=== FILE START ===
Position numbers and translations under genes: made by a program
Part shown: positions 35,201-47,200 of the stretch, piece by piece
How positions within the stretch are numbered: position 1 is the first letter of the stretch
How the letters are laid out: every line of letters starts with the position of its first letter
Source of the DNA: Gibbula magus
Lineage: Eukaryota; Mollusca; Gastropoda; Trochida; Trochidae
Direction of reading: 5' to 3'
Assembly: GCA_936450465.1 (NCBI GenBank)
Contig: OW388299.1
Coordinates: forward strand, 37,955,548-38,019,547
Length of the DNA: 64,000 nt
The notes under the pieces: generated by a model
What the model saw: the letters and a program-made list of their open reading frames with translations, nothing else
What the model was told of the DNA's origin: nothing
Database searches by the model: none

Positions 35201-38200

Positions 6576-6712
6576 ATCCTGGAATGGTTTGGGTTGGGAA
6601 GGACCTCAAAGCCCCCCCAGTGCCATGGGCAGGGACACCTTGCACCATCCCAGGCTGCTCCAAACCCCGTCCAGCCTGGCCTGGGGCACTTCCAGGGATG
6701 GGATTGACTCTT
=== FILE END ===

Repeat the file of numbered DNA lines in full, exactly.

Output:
Position numbers and translations under genes: made by a program
Part shown: positions 35,201-47,200 of the stretch, piece by piece
How positions within the stretch are numbered: position 1 is the first letter of the stretch
How the letters are laid out: every line of letters starts with the position of its first letter
Source of the DNA: Gibbula magus
Lineage: Eukaryota; Mollusca; Gastropoda; Trochida; Trochidae
Direction of reading: 5' to 3'
Assembly: GCA_936450465.1 (NCBI GenBank)
Contig: OW388299.1
Coordinates: forward strand, 37,955,548-38,019,547
Length of the DNA: 64,000 nt
The notes under the pieces: generated by a model
What the model saw: the letters and a program-made list of their open reading frames with translations, nothing else
What the model was told of the DNA's origin: nothing
Database searches by the model: none

Positions 35201-38200

Positions 6576-6712
6576 ATCCTGGAATGGTTTGGGTTGGGAA
6601 GGACCTCAAAGCCCCCCCAGTGCCATGGGCAGGGACACCTTGCACCATCCCAGGCTGCTCCAAACCCCGTCCAGCCTGGCCTGGGGCACTTCCAGGGATG
6701 GGATTGACTCTT